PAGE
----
May 17, 2020

Cloud software: Managing what you can't see

e2open patrick lemoine
Cloud
The Cloud
Cloud Computing
Freddie Pierce
3 min
shutterstock
Written byPatrick Lemoine,E2open(pictured, right) Its no wonder that brand owners are losing billions of dollars each year due to poor supply chain vi...

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Written by Patrick Lemoine, E2open (pictured, right)

It’s no wonder that brand owners are losing billions of dollars each year due to poor supply chain visibility. You can’t manage—much less profitably manage—what you can’t see. And in today’s circuited and circuitous global marketplace, that boils down to a lot of blind spots, information gaps, and missed opportunities to keep your business ahead of the curve.

With margins and service levels hanging in the balance, enterprises simply can’t afford to keep customers waiting as they scramble to correct the errors created by poor forecasting or inflexible supply chain operations.  The ability to respond quickly and intelligently to unexpected changes in demand is paramount to sustained success in this new environment.

The challenge is that, for the most part, supply chain technologies haven’t kept up with the changing needs of today’s global companies and consumers: namely, access to accurate, timely information; the ability to collaborate and make fast decisions across multiple geographies of trading partners; and advanced business analytics that help you work smarter and develop more strategic partnerships. 

Poor visibility across the make, source, and delivery processes of multiple product offerings is the root cause of many of the most common supply chain challenges. A significant number of global enterprises are still struggling to move beyond a handful of one-to-one connections with their most strategic partners, making it nearly impossible to synchronize systems and processes to achieve a true (that means timely and complete) picture of end-to-end operations. 

To succeed in a world where demand volatility is the new norm, brand owners must shift their focus away from vertical planning and decision making based on static information inside the four walls of a company. Imagine a supply chain in which you are able to: (1) identify opportunities or problems as they arise (e.g., a demand spike or a part shortage); and (2) work collaboratively with partners to respond in real time.

How much could you improve your efficiency and bottom-line profitability by being able to determine the best outcomes within the timeframe it matters most? What if you could make a strategic decision, based on complete information, faster, to get a jump on your competition? What impact would this level of intelligent responsiveness have on your customer service levels?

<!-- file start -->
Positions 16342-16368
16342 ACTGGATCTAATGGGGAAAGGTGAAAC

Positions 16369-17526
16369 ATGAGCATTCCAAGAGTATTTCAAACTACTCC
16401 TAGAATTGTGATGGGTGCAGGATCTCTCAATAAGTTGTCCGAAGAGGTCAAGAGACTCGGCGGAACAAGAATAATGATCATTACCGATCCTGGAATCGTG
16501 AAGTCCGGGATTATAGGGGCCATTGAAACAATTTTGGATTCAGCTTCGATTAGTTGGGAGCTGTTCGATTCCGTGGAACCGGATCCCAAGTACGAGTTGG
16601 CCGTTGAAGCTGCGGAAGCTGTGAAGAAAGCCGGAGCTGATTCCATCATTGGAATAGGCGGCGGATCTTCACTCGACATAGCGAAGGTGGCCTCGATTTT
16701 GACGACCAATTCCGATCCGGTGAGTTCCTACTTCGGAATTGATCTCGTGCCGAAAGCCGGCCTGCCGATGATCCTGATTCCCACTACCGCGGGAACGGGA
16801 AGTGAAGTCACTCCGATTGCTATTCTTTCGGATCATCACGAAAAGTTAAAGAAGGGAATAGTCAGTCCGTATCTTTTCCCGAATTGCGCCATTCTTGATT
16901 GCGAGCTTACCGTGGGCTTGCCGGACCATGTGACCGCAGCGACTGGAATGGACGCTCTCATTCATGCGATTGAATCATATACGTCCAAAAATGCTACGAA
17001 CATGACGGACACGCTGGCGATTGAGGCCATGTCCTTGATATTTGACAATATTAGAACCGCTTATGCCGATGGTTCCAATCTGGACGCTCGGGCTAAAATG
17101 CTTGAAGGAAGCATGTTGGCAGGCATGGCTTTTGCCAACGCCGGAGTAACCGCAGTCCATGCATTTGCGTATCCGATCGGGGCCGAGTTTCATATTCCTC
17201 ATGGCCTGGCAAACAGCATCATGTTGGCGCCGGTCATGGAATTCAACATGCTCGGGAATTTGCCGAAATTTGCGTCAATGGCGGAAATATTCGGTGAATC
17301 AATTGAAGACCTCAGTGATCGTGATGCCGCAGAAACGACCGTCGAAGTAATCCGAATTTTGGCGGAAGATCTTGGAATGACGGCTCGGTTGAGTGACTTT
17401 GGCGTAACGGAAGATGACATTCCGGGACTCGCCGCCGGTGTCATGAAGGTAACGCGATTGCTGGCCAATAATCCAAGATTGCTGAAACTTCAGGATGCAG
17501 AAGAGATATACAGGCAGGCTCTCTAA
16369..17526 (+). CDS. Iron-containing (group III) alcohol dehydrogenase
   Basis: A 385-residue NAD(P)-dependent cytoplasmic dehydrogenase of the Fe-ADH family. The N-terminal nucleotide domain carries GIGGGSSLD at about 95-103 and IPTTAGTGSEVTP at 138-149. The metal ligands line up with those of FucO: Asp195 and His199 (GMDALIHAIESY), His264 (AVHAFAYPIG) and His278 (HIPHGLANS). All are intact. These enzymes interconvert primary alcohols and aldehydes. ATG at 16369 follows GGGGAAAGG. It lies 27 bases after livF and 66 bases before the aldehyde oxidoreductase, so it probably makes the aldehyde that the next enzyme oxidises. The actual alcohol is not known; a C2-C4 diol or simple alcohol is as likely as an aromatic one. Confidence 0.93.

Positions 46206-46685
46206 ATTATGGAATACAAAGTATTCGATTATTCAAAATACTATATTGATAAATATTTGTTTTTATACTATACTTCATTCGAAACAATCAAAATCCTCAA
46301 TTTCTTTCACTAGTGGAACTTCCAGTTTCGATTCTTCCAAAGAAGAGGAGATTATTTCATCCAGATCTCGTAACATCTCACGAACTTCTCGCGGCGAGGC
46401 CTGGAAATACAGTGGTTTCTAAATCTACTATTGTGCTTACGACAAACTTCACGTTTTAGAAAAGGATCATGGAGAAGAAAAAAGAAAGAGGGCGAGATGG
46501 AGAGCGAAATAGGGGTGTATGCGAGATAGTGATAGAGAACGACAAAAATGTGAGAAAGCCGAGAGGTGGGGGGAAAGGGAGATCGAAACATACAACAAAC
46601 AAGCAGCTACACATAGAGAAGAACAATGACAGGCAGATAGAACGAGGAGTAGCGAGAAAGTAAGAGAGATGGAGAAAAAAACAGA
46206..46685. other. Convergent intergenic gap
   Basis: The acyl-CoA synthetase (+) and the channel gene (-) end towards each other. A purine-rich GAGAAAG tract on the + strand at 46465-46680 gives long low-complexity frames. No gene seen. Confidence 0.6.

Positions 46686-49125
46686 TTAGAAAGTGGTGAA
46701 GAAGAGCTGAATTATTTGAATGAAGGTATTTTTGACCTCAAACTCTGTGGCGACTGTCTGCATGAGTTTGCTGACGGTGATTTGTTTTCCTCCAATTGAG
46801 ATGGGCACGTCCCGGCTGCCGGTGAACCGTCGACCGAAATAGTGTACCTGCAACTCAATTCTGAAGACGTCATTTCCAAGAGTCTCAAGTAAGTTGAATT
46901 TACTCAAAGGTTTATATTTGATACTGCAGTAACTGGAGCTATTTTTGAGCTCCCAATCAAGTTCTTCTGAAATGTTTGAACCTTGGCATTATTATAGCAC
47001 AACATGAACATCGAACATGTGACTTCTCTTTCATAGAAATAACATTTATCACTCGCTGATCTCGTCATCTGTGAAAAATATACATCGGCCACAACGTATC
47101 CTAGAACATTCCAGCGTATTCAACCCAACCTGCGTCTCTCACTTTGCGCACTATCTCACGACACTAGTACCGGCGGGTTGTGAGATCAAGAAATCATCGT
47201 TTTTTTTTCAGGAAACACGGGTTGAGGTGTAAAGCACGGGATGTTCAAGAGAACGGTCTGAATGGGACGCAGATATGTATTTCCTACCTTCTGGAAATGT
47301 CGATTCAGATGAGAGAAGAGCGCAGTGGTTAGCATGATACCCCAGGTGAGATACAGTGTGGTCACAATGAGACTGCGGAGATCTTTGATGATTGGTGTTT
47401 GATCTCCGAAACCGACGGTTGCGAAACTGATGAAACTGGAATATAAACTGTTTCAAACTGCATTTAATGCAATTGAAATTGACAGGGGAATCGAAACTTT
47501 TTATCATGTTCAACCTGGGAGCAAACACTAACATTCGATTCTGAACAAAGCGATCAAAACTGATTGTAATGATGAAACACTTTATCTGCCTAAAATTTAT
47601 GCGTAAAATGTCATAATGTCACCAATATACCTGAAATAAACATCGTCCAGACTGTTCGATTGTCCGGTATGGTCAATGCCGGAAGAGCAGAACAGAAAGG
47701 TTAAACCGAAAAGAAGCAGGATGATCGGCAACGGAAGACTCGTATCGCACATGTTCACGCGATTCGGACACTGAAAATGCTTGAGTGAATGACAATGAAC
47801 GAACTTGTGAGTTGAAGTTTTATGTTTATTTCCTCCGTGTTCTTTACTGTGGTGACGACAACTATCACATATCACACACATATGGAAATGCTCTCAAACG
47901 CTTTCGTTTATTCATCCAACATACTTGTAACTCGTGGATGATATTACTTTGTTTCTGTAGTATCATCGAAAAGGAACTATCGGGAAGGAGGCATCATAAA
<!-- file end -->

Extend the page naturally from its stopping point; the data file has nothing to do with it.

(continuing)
The good news is that a new class of supply chain solutions is finally making it possible to start answering these questions thanks to cloud computing. By providing a shared space for communication, collaboration, and business process execution, a cloud-based platform allows trading network participants to see, share and act on the best possible information—in real time, when plan deviations can still be turned into cost savings or revenue opportunities.

Cloud-based supply chain solutions are changing the game from the inside-out, making it possible to bridge multiple tiers of information silos and process gaps with a ‘single version of the truth’ that is accurate, intelligent, and actionable. They are also introducing a level of operational efficiency, flexibility, and scalability never before believed possible.

That’s really just the tip of the iceberg—that is to say, cloud—but the next chapter will have to wait until I tackle the question: How do I manage demand I can’t predict and supply I don’t control? Stay tuned.

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Jun 9, 2021

Biden establishes Supply Chain Disruptions Task Force

supplychain
Supplychainriskmanagement
Procurement
Biden
3 min
US government lays out plans for supply chain transformation following results of the supply chain review ordered by President Biden in February